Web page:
BrokerageInternational

4 challenges of running a real estate business from overseas

Working on a 12-hour time difference is sometimes an advantage -- and sometimes not
  • Working in a different time zone can be used to your advantage.
  • When you start working in the way that is right for you, it will attract like-minded clients.
  • Challenges will arise whether you work remotely or at home, but they're an opportunity to improve your systems and design the kind of business you really want.

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The real estate business has plenty of hurdles without complicating things by running your operation from overseas. While I tried my best to plan ahead during my three-month exodus from “home base,” I still ran into surprise challenges.

But problem-solving is what this business is all about, so let me share how I found solutions and turned obstacles into opportunities.

Time differences

In my previous post I talked about choosing your time zone carefully — advice I did not follow.

I’m in Southeast Asia, which is fluctuating between being 13 and 15 hours ahead of Denver, so night and day are opposite.

It’s great during the day, when I can work uninterrupted on behind-the-scenes tasks, but not so much at night, since people are working while I’m sleeping.

That has translated into late nights combined with early mornings, which is not good for the work-life balance I’m seeking.

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To deal with this, I set clear expectations in my emails by including phrases like “It’s 2 a.m. here, so I’m going to bed. I’ll review your response by the end of your day.”

I’ve also used it to my advantage by answering web inquiries and late-night text messages while my team sleeps.

I’ve surprised more than one lead by responding at 2 a.m. their time, and they think it’s great when I explain I’m having lunch in Thailand.

Website access

As a traveller, I was aware that not all web content can be accessed from anywhere. (For example, Hulu only broadcasts in certain countries.)

What I didn’t realize was that two out of my three banks’ websites were inaccessible outside the U.S. That’s a little more problematic than missing Dancing With the Stars.

The solution to this is to use a virtual private network, or VPN, which makes it look like you’re browsing from within the U.S. or whatever location you select.

You subscribe to a monthly service at a low cost and simply turn it on whenever you need to access a restricted site.

Missing keys and other random events

It was 1 a.m., and I was ready for bed after a long day when a call rang through on my laptop. The appraiser was at my listing and couldn’t find any keys.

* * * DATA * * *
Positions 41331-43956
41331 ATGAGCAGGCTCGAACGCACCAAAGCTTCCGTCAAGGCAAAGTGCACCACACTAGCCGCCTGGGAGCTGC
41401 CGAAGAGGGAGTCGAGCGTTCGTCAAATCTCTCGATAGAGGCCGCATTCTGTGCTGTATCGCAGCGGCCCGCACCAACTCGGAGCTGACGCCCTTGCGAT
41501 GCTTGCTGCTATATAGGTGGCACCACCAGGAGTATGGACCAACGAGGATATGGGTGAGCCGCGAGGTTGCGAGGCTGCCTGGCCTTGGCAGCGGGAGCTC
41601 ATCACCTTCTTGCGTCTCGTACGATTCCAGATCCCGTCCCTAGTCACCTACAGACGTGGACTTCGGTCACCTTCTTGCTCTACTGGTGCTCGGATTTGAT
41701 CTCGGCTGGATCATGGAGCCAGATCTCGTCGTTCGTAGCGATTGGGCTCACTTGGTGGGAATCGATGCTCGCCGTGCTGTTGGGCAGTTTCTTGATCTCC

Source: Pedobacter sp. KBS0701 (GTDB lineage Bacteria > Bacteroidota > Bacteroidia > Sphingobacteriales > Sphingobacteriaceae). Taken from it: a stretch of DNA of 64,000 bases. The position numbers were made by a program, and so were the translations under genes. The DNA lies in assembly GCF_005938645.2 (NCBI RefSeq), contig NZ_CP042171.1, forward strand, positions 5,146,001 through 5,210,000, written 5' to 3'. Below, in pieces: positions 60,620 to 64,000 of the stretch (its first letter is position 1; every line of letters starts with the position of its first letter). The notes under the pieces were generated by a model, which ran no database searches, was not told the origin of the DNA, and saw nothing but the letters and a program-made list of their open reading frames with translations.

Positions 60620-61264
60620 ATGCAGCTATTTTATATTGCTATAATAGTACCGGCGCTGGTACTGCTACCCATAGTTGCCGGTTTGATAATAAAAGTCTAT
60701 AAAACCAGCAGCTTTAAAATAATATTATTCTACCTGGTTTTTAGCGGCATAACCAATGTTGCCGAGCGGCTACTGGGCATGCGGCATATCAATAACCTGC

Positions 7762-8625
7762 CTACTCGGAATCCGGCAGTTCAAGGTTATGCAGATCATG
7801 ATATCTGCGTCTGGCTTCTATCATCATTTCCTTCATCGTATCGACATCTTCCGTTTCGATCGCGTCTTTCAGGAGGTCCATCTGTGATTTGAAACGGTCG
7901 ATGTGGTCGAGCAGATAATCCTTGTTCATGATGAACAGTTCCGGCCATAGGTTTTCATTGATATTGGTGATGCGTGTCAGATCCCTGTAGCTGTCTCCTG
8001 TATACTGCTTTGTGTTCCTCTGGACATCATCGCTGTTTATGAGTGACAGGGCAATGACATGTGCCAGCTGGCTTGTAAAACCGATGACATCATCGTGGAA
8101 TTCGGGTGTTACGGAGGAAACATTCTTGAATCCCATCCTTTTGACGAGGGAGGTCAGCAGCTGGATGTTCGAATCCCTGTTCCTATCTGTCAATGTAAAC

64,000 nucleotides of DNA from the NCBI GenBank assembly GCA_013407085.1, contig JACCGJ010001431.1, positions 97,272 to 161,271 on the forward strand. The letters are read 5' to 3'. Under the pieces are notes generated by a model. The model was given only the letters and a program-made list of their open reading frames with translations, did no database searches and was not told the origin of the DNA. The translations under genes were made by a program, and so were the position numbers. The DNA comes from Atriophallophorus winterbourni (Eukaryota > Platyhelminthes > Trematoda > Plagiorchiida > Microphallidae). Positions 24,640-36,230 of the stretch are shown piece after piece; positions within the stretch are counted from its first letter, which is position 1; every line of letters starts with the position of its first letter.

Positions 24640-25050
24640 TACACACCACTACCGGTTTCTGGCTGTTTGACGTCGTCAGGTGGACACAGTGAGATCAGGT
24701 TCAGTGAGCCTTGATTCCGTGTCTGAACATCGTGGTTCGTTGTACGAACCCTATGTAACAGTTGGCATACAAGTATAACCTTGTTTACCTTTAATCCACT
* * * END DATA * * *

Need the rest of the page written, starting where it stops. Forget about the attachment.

Had I been in Denver, I could have driven over there and let him in with my spare set, but I wasn’t. I sent a text message to the agent looking after the property, but of course he was at home in the mountains — and it was snowing.

This was an instance where I didn’t have the correct solution in place and we ended up rescheduling.

Fortunately, everyone felt OK about it since I was actively working to find a solution, but had I gone to bed a little earlier, I wouldn’t have known anything was going on for several hours. That’s not the level of service I like to provide.

The lesson I learned here was that I need a phone answering system that doesn’t rely on me, and that I shouldn’t try to run listings from afar by myself.

I’m glad the gap in my system was identified so I can correct it and keep things running smoothly in the future.

Gaining and keeping client confidence

When talking with new potential clients, I don’t open with the fact that I’m working remotely. I find that the typical response is “Let’s wait to talk when you get back.”

People don’t understand the concept that I might not be coming back anytime soon. They think I’m on vacation.

But I don’t hide it, either. I have links in my email signature explaining what I’m doing, where I currently am and how to best reach me.

This was the piece that scared me most before leaving. What if I couldn’t get any new clients and my old ones were afraid to work with me?

The result has been quite different. I find my new clients are kindred spirits.

For example, I’m now working with a lawyer who lives in Colorado but runs his firm in another state, and a couple who have remote jobs, making it possible for them to relocate to Colorado.

Even my transaction broker says it’s her goal to eventually do what I’m doing.

At the end of the day, running a business from overseas isn’t much different from running it anywhere else. There will be challenges, but there will also be rewards.

Last Friday, I stayed up late to get a buyer under contract because I was on a weekend visit to Cambodia and would be touring Angkor Wat the next day.

For you, it might be clearing your inbox so you can enjoy fresh powder in the mountains on a Wednesday.

Next time, I’ll talk specifically about generating leads while working remotely. Until then, keep learning from your challenges, and build better systems so you can design the kind of business you truly want.

Micki McNie is the owner of 33 Zen Lane in Denver, Colorado. Follow 33 Zen Lane on Facebook or Instagram.

Email Micki McNie